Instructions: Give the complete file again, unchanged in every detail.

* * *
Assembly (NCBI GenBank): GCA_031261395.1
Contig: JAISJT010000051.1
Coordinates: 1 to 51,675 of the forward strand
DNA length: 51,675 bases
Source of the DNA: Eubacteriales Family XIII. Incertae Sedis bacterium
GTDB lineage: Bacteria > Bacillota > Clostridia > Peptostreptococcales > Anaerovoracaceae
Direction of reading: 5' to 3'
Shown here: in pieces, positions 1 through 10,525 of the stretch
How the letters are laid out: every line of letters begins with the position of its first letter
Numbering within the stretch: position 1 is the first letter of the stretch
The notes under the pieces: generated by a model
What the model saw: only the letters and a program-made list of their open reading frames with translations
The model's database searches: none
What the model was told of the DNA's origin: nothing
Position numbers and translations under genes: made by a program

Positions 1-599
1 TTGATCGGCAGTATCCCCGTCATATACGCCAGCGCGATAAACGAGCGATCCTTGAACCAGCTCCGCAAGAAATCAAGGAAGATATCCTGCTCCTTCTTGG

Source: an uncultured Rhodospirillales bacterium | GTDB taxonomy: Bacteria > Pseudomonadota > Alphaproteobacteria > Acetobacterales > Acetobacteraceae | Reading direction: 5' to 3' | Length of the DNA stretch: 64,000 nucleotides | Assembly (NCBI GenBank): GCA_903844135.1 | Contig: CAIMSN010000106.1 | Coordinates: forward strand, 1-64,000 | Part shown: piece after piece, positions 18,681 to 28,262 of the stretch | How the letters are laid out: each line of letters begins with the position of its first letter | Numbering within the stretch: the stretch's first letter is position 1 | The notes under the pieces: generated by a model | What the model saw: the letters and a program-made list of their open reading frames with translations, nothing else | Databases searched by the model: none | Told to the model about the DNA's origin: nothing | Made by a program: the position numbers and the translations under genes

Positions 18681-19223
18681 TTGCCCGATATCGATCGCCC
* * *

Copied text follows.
Assembly (NCBI GenBank): GCA_031261395.1
Contig: JAISJT010000051.1
Coordinates: 1 to 51,675 of the forward strand
DNA length: 51,675 bases
Source of the DNA: Eubacteriales Family XIII. Incertae Sedis bacterium
GTDB lineage: Bacteria > Bacillota > Clostridia > Peptostreptococcales > Anaerovoracaceae
Direction of reading: 5' to 3'
Shown here: in pieces, positions 1 through 10,525 of the stretch
How the letters are laid out: every line of letters begins with the position of its first letter
Numbering within the stretch: position 1 is the first letter of the stretch
The notes under the pieces: generated by a model
What the model saw: only the letters and a program-made list of their open reading frames with translations
The model's database searches: none
What the model was told of the DNA's origin: nothing
Position numbers and translations under genes: made by a program

Positions 1-599
1 TTGATCGGCAGTATCCCCGTCATATACGCCAGCGCGATAAACGAGCGATCCTTGAACCAGCTCCGCAAGAAATCAAGGAAGATATCCTGCTCCTTCTTGG

Source: an uncultured Rhodospirillales bacterium | GTDB taxonomy: Bacteria > Pseudomonadota > Alphaproteobacteria > Acetobacterales > Acetobacteraceae | Reading direction: 5' to 3' | Length of the DNA stretch: 64,000 nucleotides | Assembly (NCBI GenBank): GCA_903844135.1 | Contig: CAIMSN010000106.1 | Coordinates: forward strand, 1-64,000 | Part shown: piece after piece, positions 18,681 to 28,262 of the stretch | How the letters are laid out: each line of letters begins with the position of its first letter | Numbering within the stretch: the stretch's first letter is position 1 | The notes under the pieces: generated by a model | What the model saw: the letters and a program-made list of their open reading frames with translations, nothing else | Databases searched by the model: none | Told to the model about the DNA's origin: nothing | Made by a program: the position numbers and the translations under genes

Positions 18681-19223
18681 TTGCCCGATATCGATCGCCC